back to article User experience test tools: A privacy accident waiting to happen

Researchers working on browser fingerprinting found themselves distracted by a much more serious privacy breach: analytical scripts siphoning off masses of user interactions. Steven Englehardt (a PhD student at Princeton), Arvind Narayanan (a Princeton assistant professor) and Gunes Acar (postdoctoral researcher at Princeton …

  1. Mark 85 Silver badge

    Diversion tactics needed?

    I'm thinking periodically and randomly, go visit, say, Pornhub and return, or Breitbart, the Democratic national party site, maybe some religious sites and return after each site visit. Mix up the random sites and just confuse the hell out of analytics.

    1. allthecoolshortnamesweretaken

      Re: Diversion tactics needed?

      No analyst, software-based or human, will be surprised or confused by data suggesting that Breibart readers are wankers.

      1. Korev Silver badge
        Pint

        Re: Diversion tactics needed?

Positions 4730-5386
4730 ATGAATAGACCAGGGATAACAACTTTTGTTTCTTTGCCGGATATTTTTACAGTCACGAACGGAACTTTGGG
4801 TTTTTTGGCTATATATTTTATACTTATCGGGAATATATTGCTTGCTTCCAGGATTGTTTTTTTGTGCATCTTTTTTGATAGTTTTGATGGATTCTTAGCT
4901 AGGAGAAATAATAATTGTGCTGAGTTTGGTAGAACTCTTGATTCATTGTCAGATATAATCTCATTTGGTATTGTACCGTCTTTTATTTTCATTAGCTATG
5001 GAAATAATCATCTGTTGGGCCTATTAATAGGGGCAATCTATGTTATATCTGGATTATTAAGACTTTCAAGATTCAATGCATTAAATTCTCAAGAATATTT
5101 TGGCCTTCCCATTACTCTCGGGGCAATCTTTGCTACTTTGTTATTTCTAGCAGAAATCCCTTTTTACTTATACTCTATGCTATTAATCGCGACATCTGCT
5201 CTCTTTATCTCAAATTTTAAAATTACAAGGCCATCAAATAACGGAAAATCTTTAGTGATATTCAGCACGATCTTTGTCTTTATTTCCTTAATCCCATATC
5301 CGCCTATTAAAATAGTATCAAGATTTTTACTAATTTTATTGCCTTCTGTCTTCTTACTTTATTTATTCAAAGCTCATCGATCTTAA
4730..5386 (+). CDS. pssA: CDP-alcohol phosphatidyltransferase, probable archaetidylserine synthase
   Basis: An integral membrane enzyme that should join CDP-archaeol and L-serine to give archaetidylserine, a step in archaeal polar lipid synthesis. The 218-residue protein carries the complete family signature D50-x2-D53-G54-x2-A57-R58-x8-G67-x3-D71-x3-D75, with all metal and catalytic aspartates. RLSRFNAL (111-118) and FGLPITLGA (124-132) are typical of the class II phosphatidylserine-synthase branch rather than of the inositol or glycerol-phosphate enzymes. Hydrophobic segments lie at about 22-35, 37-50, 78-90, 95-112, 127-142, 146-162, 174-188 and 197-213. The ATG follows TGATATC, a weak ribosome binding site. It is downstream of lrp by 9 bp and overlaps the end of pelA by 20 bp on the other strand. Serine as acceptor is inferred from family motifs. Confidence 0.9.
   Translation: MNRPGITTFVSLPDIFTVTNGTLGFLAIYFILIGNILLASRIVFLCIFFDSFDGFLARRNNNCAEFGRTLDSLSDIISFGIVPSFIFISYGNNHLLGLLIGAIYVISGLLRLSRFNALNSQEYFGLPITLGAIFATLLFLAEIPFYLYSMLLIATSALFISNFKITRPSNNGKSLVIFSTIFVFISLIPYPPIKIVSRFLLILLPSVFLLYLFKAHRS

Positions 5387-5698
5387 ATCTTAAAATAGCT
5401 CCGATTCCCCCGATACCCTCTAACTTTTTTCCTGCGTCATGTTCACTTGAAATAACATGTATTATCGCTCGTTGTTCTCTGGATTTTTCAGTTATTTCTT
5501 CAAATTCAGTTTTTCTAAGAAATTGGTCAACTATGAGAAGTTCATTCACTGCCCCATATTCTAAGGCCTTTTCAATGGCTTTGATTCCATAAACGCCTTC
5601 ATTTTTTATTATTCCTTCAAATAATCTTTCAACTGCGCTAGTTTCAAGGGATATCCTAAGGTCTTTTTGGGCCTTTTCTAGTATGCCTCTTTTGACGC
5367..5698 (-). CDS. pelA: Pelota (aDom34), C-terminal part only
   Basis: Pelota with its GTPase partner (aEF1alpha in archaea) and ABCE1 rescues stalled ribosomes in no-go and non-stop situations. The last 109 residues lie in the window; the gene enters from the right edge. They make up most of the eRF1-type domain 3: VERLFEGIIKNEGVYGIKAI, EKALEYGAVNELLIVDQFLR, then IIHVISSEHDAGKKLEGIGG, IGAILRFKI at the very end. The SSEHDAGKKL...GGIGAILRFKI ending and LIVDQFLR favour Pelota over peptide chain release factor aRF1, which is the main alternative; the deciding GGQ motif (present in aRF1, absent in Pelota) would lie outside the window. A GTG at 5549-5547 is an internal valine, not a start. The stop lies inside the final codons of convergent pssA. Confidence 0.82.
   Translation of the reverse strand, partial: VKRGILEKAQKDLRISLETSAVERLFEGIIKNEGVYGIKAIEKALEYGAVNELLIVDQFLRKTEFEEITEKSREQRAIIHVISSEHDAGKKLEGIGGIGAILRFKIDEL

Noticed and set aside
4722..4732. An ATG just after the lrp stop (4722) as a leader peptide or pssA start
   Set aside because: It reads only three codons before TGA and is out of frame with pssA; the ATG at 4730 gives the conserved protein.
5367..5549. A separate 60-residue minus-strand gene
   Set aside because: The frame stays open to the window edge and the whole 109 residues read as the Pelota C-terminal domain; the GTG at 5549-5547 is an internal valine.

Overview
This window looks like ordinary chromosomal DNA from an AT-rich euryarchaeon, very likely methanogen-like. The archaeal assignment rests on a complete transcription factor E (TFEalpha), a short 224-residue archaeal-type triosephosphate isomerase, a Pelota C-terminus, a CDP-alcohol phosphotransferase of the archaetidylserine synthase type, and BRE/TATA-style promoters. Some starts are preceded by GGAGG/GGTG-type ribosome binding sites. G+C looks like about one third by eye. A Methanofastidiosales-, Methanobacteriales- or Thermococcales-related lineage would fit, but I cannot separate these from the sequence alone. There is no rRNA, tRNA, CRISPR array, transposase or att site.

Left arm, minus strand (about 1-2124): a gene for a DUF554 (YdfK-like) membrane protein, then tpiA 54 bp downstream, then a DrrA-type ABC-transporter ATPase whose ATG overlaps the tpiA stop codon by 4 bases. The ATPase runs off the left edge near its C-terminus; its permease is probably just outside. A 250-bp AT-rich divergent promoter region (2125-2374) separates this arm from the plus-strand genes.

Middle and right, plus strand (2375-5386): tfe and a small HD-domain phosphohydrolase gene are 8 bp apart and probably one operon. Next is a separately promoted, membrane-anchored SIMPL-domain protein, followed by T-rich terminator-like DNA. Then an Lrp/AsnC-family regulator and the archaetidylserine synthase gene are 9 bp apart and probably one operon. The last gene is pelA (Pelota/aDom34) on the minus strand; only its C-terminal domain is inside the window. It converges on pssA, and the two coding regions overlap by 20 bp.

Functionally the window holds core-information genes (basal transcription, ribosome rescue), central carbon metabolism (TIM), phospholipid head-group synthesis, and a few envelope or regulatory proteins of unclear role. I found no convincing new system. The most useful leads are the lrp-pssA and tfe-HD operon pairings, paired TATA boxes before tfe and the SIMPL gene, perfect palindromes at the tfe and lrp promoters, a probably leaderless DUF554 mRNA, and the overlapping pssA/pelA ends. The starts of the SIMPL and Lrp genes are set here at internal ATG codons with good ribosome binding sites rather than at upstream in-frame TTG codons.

No analyst, software-based or human, will be surprised or confused by data suggesting that Breibart readers are wankers.

        Sadly I can only upvote this once ->

    2. Anonymous Coward
      Anonymous Coward

      Re: Diversion tactics needed?

      I use to do this on start/favourite pages for a while.

      Like choosing a random, now archived Register story as their "Home page" when I load them up. Just for the giggles of knowing somewhere, an IT bod/Marketing assistant is looking at the Data going... "Thursday the evenenteenth of November, that article from seven years ago, keeps getting dug back up from our tape drives*. It's so popular... why?"

      Ok, I know it's not configured that way, but still, it would have some sort of listing of importance for access time on content, and me choosing a random or old page would surely confuse the plan.

      1. Anonymous Coward
        Anonymous Coward

        Home page?

        Why would I ever want my home page to be anything other than about:blank? ;-)

        I then start typing the address of the page I want to go to, and it autocompletes from my bookmarks or my browsing history (or, occasionally, I use the search box instead).

        1. JohnFen

          Re: Home page?

          "Why would I ever want my home page to be anything other than about:blank?"

          I don't know about you, but I find it awfully handy to make my bookmark server my home page. I don't use the browser to hold my bookmarks because I use multiple machines and multiple browsers.

    3. LDS Silver badge
      Devil